MEXICO CITY -- An intruder burst into Mexican President Andrés Manuel López Obrador’s daily morning news conference Monday, approached him and spoke with the leader for a while before an aide accompanied the man into a back office to listen to his complaint.
Journalists at Mexico City’s National Palace on Monday were surprised to see a man pop out from behind a room divider behind López Obrador in the vast conference hall and come close enough to touch the president while another official was speaking.
Ramírez said the man claimed the drugs had been planted on him, and that he had difficulty finding job opportunities and was not allowed to see his daughter after getting out of jail.
Ramírez said it was still under investigation how the man got into the National Palace, but acknowledged he had made it through the security detail, which includes metal detectors and guards. Journalists must show pre-approved ID cards and go through security screening to enter each weekday morning.
López Obrador, who enjoys pressing the flesh in crowds of supporters but has not been able to do so during the coronavirus pandemic, downplayed the incident.
“I just have my civilian aides, I don't have bodyguards, because he who has done nothing wrong has nothing to fear,” López Obrador said, referring to a plainclothes group that has sometimes had to push throngs of protesters away from the president's vehicle.
“Everybody runs risks, everybody,” the president said. “But I have always had contact with the people. I'm suffering with the pandemic because it's not allowed,” he said noting “it's not possible to shut yourself away, that's no life, people can't live locked up.”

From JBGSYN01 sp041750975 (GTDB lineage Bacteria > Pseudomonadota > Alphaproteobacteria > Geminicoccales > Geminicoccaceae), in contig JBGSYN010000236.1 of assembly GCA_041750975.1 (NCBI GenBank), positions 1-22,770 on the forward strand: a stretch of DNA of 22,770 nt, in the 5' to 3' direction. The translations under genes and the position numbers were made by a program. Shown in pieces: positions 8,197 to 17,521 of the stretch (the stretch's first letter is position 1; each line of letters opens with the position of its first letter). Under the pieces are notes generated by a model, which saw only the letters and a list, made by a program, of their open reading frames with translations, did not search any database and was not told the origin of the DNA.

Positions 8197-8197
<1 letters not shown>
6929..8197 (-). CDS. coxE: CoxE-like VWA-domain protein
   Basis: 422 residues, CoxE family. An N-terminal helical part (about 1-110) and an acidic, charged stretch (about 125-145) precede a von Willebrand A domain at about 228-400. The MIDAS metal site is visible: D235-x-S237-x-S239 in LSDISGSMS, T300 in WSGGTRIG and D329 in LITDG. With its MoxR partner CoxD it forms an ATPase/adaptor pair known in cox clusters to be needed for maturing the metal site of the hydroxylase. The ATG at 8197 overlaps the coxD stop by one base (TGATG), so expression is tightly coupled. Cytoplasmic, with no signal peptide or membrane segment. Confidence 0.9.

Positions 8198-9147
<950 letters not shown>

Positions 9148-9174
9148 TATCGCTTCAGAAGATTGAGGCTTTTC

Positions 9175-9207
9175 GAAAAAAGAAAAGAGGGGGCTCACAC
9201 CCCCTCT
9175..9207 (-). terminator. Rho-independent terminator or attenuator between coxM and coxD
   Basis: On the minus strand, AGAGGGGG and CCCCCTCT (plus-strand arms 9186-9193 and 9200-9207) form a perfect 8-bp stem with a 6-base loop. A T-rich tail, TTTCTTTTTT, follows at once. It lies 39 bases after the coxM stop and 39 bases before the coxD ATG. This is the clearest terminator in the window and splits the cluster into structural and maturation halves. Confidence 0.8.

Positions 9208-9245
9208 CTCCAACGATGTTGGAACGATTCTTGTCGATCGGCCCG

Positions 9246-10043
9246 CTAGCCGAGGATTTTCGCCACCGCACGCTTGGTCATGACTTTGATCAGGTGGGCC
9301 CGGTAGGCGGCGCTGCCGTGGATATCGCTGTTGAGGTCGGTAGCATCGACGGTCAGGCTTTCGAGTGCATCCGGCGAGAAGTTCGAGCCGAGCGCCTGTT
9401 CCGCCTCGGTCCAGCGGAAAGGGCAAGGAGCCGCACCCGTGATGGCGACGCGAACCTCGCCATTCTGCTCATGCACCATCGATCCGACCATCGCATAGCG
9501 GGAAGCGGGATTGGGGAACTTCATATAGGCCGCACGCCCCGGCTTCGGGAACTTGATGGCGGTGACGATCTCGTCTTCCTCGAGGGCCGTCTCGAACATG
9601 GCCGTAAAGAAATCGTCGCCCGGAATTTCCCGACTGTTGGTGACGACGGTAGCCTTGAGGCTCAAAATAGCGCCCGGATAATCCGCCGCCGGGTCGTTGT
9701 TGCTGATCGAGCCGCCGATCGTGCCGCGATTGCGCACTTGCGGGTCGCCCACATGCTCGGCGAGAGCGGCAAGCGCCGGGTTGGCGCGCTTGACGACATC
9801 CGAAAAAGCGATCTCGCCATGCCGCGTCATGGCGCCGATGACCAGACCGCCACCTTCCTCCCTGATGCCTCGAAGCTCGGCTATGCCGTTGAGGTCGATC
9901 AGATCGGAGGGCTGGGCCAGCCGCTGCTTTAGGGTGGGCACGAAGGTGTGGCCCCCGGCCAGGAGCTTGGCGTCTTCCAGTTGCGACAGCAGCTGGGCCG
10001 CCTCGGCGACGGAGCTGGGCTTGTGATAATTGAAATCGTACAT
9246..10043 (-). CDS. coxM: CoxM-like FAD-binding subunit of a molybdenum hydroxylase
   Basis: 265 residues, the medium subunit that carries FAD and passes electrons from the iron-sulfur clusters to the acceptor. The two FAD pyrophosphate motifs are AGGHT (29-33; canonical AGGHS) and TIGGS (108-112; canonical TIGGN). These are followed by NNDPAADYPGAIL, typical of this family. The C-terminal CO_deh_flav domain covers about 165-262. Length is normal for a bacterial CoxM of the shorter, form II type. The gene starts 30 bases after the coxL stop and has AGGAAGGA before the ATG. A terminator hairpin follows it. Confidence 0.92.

Video posted on social media showed a small group of passengers seated several rows behind López Obrador shouting insults at the president as the commercial flight he was traveling in deplaned in Mexico City.
López Obrador also downplayed that incident.
“That's part of the job. Imagine if I were to worry about insults. I get insulted a lot,” he said Monday. “That's the difference between democracy and a dictatorship. When there is a dictatorship, people can't protest.”
López Obrador has visited some of the most dangerous parts of northern Mexico, where drug cartels hold sway, with few apparent security concerns. But unlike his predecessors, he has also abandoned the policy of trying to detain drug lords or attack the cartels directly.
Soon after he was elected in 2018, López Obrador said: “The people will protect me.”